By Kevin Loria
Everybody wants to be happy.
That’s why the science of happiness has gained more attention in recent years —researchers have started to produce reports on happiness around the globe, and positive psychology, which focuses on what makes individuals and communities thrive, has skyrocketed in popularity.
At this point, we actually know a fair amount about how certain behaviors, attitudes, and choices relate to happiness, though most research on the topic can only find correlations.
Researchers think that roughly 40% of our happiness is under our own control; the rest is determined by genetics and external factors. That means there’s a lot we can do to control our own happiness.
Here are nine happiness-promoting behaviors backed by science.
A major study followed hundreds of men for more than 70 years, and found the happiest (and healthiest) were those who cultivated strong relationships with people they trusted to support them.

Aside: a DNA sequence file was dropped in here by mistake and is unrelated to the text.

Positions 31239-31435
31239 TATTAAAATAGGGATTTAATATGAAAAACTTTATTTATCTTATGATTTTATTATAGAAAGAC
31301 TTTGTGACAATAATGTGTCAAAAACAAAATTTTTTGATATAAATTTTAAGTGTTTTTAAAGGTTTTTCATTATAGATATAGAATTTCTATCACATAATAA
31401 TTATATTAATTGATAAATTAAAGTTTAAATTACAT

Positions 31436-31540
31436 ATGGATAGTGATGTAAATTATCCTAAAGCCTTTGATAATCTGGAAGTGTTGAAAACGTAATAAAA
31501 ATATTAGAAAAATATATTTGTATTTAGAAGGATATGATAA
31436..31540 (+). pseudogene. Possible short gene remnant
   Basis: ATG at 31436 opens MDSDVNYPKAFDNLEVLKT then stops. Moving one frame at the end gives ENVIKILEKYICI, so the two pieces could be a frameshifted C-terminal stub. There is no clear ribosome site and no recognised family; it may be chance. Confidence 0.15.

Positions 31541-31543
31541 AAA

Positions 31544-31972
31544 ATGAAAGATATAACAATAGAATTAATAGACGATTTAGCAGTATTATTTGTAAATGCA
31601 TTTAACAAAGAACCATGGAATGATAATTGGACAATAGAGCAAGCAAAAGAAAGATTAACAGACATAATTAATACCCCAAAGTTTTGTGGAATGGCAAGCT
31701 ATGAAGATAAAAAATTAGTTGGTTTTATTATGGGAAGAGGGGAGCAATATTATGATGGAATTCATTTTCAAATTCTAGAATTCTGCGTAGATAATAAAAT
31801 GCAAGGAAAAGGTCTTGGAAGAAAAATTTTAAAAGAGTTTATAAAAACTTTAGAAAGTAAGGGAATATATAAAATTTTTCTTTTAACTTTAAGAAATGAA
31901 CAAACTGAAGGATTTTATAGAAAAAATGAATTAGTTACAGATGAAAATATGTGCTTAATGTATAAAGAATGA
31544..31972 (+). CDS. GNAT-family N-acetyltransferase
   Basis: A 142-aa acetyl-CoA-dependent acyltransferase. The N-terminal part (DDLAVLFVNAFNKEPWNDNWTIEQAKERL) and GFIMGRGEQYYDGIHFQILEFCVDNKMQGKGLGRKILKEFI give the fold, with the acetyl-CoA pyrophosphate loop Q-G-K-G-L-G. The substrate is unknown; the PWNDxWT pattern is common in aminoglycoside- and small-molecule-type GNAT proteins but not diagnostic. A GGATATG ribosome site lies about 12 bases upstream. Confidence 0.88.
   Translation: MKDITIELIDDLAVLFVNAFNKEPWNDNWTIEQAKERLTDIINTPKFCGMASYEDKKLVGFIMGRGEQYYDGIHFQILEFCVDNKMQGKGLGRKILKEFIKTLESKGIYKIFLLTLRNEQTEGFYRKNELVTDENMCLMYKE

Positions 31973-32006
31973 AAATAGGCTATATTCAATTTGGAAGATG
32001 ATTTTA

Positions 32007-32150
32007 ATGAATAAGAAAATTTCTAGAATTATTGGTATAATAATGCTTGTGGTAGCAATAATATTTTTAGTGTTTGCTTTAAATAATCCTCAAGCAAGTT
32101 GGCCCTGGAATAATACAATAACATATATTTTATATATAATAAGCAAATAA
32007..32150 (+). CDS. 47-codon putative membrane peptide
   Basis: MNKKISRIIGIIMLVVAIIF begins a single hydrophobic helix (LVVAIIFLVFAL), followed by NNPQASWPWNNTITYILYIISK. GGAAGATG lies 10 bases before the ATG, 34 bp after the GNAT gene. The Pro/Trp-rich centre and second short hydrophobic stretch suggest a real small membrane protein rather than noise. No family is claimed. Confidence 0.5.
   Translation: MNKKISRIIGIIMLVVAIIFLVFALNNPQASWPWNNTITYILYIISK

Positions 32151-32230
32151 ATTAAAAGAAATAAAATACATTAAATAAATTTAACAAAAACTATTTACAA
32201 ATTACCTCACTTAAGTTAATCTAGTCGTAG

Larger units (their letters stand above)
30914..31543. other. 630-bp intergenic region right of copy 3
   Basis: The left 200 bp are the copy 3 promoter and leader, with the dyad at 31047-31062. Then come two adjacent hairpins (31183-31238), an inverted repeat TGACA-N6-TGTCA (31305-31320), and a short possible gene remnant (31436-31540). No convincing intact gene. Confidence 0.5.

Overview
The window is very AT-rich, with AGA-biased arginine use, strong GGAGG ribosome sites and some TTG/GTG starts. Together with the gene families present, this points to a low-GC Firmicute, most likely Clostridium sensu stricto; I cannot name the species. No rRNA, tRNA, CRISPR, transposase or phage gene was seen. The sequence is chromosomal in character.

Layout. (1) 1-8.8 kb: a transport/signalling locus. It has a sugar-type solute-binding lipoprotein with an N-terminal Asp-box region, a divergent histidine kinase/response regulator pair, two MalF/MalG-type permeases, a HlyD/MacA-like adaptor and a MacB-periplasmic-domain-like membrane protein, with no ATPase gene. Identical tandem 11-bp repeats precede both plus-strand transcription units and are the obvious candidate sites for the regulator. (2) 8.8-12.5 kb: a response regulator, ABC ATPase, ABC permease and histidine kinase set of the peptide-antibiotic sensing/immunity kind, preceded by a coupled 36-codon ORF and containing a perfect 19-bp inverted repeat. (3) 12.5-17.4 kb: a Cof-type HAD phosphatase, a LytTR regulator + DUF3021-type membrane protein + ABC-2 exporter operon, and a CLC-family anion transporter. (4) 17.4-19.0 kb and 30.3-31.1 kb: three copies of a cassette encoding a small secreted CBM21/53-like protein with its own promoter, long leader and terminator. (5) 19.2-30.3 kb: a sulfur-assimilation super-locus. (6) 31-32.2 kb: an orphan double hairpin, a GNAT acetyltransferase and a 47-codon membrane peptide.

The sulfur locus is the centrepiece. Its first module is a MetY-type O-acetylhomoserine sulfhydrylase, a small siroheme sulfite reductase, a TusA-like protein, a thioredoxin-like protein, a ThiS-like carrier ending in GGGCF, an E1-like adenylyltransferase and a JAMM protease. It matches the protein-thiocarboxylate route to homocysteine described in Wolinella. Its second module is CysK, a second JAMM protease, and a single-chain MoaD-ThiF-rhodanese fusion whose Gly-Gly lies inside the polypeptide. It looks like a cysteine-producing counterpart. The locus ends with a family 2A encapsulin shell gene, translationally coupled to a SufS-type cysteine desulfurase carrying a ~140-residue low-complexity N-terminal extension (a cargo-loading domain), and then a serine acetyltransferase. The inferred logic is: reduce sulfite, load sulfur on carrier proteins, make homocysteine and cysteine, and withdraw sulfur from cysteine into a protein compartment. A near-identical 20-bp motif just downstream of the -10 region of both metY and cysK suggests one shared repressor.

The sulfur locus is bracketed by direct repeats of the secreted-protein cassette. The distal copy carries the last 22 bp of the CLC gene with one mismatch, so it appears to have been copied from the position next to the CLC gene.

A number of studies have shown that happier people prefer to have more time in their lives than more money. Even trying to approach life from that mindset seems to make people more content.
Source: Business Insider
People’s well-being rises along with income levels up to an annual salary of about $75,000, studies have found. (That number probably varies depending on your cost of living, however.)
People who slow down to reflect on good things in their lives report being more satisfied.
Give your friends a ride to the airport or spend an afternoon volunteering. Some research has shown that people who perform such acts report being happier.
Source: Review of General Psychology
Studies show that increased levels of physical activity are connected to higher levels of happiness. Exercise tends to help mitigate the symptoms of some mental illnesses as well.
People tend to be happier if they spend their money on experiences instead of things. Researchers have also found that buying things that allow you to have experiences — like rock climbing shoes or a new book to read — can also increase happiness.
Several studies have found that people who practice mindfulness meditation experience greater well-being.
Interactions with casual friends can make people happier, and close friendships — especially with happy people — can have a powerful effect on your own happiness as well.
Originally published at www.businessinsider.com